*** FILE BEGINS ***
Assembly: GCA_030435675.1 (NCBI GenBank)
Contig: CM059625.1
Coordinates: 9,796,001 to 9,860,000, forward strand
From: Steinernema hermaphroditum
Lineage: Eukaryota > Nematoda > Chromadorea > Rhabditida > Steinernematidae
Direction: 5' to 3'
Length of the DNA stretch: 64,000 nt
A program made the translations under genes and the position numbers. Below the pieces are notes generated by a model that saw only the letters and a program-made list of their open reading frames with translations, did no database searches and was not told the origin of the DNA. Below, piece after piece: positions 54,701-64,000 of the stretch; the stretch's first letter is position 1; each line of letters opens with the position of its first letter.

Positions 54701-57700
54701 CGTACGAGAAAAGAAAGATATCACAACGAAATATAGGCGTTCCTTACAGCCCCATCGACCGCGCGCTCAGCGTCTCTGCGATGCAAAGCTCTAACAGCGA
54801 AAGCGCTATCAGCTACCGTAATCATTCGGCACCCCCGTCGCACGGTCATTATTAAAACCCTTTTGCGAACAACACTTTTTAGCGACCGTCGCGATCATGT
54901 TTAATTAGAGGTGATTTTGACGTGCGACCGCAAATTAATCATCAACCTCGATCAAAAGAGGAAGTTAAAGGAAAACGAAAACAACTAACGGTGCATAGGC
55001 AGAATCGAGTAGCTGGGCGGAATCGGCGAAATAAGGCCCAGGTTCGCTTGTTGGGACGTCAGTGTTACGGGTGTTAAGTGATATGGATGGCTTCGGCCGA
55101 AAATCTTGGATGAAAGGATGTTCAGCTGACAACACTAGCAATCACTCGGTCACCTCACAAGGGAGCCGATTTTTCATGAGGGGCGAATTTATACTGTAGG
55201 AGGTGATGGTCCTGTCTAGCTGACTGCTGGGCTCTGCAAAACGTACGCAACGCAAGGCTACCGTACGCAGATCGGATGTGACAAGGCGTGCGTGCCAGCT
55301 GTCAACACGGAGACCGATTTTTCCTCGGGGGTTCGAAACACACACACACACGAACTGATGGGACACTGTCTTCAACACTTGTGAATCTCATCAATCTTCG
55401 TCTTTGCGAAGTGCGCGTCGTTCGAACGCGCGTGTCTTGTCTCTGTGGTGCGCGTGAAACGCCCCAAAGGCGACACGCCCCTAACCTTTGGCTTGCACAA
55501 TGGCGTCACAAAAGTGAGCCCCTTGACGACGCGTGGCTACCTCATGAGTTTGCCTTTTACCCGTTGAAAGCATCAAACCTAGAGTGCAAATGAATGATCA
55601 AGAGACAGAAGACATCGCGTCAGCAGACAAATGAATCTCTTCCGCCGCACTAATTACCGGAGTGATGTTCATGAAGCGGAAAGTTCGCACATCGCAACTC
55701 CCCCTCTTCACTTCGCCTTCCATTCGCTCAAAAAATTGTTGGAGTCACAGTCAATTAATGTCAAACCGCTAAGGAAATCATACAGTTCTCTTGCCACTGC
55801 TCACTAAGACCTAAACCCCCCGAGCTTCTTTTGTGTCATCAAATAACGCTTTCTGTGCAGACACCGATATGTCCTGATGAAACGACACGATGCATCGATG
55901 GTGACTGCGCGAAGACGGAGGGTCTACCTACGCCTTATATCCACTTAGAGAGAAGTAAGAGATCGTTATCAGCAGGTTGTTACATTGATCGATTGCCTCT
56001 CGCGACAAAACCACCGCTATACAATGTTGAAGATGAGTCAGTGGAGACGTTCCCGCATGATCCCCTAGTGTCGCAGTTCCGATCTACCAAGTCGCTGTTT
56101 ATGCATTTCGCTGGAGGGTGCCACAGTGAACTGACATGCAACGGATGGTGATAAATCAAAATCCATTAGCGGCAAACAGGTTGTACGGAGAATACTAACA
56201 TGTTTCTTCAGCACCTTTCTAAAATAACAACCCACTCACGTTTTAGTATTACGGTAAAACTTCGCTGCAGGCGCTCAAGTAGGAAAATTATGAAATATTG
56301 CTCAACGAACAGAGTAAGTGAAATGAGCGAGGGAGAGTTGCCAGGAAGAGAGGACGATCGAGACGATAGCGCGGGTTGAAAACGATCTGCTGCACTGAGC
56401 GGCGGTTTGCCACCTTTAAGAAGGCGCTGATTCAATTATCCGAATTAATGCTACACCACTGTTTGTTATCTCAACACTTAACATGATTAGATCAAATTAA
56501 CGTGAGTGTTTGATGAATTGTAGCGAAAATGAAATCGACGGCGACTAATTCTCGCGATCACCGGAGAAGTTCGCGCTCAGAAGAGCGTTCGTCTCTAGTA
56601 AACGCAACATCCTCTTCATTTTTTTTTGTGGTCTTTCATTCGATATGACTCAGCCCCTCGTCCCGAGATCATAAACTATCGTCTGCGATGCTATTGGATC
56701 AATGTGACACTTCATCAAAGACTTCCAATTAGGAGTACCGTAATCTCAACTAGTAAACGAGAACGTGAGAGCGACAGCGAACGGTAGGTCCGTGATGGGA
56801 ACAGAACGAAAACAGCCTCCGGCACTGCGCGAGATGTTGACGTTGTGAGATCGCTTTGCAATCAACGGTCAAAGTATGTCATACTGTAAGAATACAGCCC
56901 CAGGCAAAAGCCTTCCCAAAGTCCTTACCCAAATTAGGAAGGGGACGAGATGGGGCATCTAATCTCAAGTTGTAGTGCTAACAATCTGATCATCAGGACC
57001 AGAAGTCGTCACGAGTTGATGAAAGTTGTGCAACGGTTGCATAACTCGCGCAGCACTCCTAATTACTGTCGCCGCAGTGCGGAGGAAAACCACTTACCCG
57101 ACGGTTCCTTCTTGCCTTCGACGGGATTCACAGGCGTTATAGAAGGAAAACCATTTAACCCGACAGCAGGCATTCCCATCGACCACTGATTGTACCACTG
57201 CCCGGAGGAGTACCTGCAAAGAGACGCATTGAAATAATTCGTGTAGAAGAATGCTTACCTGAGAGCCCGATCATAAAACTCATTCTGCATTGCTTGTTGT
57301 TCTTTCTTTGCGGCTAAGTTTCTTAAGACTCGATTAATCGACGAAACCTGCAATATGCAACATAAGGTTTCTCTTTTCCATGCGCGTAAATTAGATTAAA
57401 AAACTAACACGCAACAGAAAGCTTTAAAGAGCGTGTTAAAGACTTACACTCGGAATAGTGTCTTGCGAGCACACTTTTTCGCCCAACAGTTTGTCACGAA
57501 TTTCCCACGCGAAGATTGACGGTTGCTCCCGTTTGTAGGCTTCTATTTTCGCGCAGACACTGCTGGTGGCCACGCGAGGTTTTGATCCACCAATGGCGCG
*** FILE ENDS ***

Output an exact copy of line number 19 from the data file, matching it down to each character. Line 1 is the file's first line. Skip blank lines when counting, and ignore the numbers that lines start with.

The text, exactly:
55601 AGAGACAGAAGACATCGCGTCAGCAGACAAATGAATCTCTTCCGCCGCACTAATTACCGGAGTGATGTTCATGAAGCGGAAAGTTCGCACATCGCAACTC